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The real threat to health care reform

Tuesday, December 21, 2010

By Julian E. Zelizer, Special to CNN
December 20, 2010 9:29 a.m. EST

Editor's note: Julian E. Zelizer is a professor of history and public affairs at Princeton University. He is the author of "Jimmy Carter," published by Times Books, and editor of a book assessing former President George W. Bush's administration, published by Princeton University Press.

Princeton, New Jersey (CNN) -- When U.S. District Court Judge Henry Hudson ruled that the mandate to purchase health insurance in the new law was unconstitutional, many people began looking to the Supreme Court for a final determination.
Supporters and opponents of President Obama's health care bill are speculating as to whether the highest court in the land might rule the president's signature measure unconstitutional.
But the truth is that a Supreme Court ruling along these lines, which is against the odds, is probably not the greatest threat that health care faces. Nor is outright repeal. As Americans become more familiar with the benefits of the program, Republicans will find it more difficult to attack health care outright. With all the discussion about constitutional challenge or congressional repeal, the more likely threat is that Republicans will gradually weaken the program to the point that it is ineffective.
Although the administration has liked to point out that programs such as Social Security started small and gradually expanded over time, it is worth noting that there are other programs, such as environmental regulations, that became weaker over time even when they remained on the books.
Since Ronald Reagan became president in 1980, Republicans learned it was more politically effective to undermine programs through funding cuts and administrative appointments than it was to mount outright challenges that aimed to dismantle public policies. When Republicans directly targeted benefits, such as Reagan's effort to cut Social Security benefits 1981 or the effort by the Republican Congress to reduce Medicare spending in 1995, they were burned.
So Republicans mastered an alternative strategy that has proven to be damaging to government programs. Instead of directly attacking programs, they have relied on more subtle mechanisms to scale back government. For example, both parties in Congress have found they can use the power of the purse as a weapon.
In several cases, conservatives have been able to prevent Congress from updating programs for many years. As a result, programs such as the minimum wage diminished in value.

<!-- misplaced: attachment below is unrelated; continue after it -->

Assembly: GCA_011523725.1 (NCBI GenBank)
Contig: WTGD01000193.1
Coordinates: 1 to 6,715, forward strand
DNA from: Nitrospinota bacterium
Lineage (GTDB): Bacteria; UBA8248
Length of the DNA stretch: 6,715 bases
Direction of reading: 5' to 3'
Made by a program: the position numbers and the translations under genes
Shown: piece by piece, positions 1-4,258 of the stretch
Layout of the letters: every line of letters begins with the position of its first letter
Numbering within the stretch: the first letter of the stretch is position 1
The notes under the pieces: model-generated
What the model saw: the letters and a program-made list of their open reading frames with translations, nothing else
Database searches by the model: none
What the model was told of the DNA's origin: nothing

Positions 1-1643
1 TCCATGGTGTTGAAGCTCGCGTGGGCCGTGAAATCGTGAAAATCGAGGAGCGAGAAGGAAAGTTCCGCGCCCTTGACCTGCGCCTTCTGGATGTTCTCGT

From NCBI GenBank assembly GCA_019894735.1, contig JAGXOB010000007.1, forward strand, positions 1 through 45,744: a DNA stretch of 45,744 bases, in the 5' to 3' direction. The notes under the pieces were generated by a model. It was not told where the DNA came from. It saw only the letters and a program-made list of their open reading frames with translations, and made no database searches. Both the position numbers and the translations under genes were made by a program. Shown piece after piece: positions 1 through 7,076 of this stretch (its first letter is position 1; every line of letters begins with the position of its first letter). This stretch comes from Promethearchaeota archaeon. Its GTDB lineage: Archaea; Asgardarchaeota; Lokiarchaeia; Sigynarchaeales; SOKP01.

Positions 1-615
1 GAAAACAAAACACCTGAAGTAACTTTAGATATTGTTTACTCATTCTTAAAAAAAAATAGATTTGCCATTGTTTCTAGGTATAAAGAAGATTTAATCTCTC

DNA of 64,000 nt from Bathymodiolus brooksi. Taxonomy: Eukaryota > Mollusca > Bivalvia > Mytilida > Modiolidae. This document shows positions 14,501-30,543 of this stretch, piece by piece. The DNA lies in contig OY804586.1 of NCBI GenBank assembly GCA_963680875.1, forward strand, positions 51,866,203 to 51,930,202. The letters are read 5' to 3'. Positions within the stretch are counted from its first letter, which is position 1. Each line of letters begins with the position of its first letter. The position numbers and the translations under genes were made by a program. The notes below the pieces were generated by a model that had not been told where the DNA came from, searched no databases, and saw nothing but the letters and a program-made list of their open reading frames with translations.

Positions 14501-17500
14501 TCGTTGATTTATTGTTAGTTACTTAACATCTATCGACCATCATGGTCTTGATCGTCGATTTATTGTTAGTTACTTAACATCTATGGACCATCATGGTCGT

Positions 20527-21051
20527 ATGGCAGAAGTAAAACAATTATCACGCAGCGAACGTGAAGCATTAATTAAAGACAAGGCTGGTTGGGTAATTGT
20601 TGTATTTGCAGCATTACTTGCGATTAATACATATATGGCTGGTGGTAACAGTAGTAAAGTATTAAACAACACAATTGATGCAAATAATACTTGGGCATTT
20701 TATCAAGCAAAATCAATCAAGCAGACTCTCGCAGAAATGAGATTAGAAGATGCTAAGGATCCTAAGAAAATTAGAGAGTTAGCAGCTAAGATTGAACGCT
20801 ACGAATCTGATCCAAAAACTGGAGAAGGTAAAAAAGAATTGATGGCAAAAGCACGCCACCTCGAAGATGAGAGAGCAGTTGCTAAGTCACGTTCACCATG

Republicans have also gutted agencies so that they don't fulfill their missions. Reagan, for instance appointed James Watt as Secretary of Interior despite his staunch opposition to the policies he was responsible for. Assistant Secretary Housing and Urban Development Emanuel Savas, while on the job, wrote "Privatizing the Public Sector: How to Shrink Government."
The most striking example of this strategy has been environmental policy. Republicans have not had much success taking environmental policies off the books. Many middle-class Americans are supportive of the policies that have been put into place since the 1960s. But some Republicans who are not supportive of these regulations have been able to short-circuit the programs that are in place.
A case in point is the now famous Minerals Management Service which was responsible for overseeing offshore drilling. The Gulf oil crisis revealed that MMS had become an empty and corrupt shell by 2010. Scientists had been squeezed out of the decision making process. MMS allowed industry officials to complete their own inspection forms and officials received favors from the people they were regulating. When Obama took office he didn't do much to correct these problems, and the nation paid the price with the Gulf oil spill.
If the health care law remains in place, Republican opponents will turn to indirect attacks, if they follow the pattern set by conservatives since the 1970s. Because most of the benefits of health reform won't start until 2014, Republicans have an unusual amount of time in the implementation phase to mobilize against the program.
The most obvious line of attack will be on funding. House Republicans will propose appropriations that don't sufficiently fund key components of the program, such as Medicaid expansion, so that it cannot be implemented efficiently.
Republicans will also have the power to conduct hearings if they want to try to expose shortcomings in the law or stir up public opinion. Hearings have been effective in the past for both parties. During the 1970s, liberal Democrats sought to highlight the ways in which airline regulation did not benefit consumers. Senate hearings were used to dramatize their point by highlighting problems such as the mistreatment of pets in the shipping process.
As Professors Theda Skocpol (Harvard University) and Larry Jacobs (University of Minnesota) have argued in a fascinating paper for the Russell Sage Foundation, the health care program also remains vulnerable because the administration settled on health care exchanges that were run by the states rather than the federal government.
As a result, states controlled by Republicans governors will be able to weaken the administrative strength of the program and avoid enforcing many of its consumer protections.
Passing legislation was only one part of the battle for supporters of the health care law. Now comes an equally contentious stage -- the struggle over implementing the law. In many respects, the looming court battles over health care are the least of Obama's problems. The fight over implementation is where real challenge will lie for the program.
The opinions expressed in this commentary are solely those of Julian E. Zelizer.


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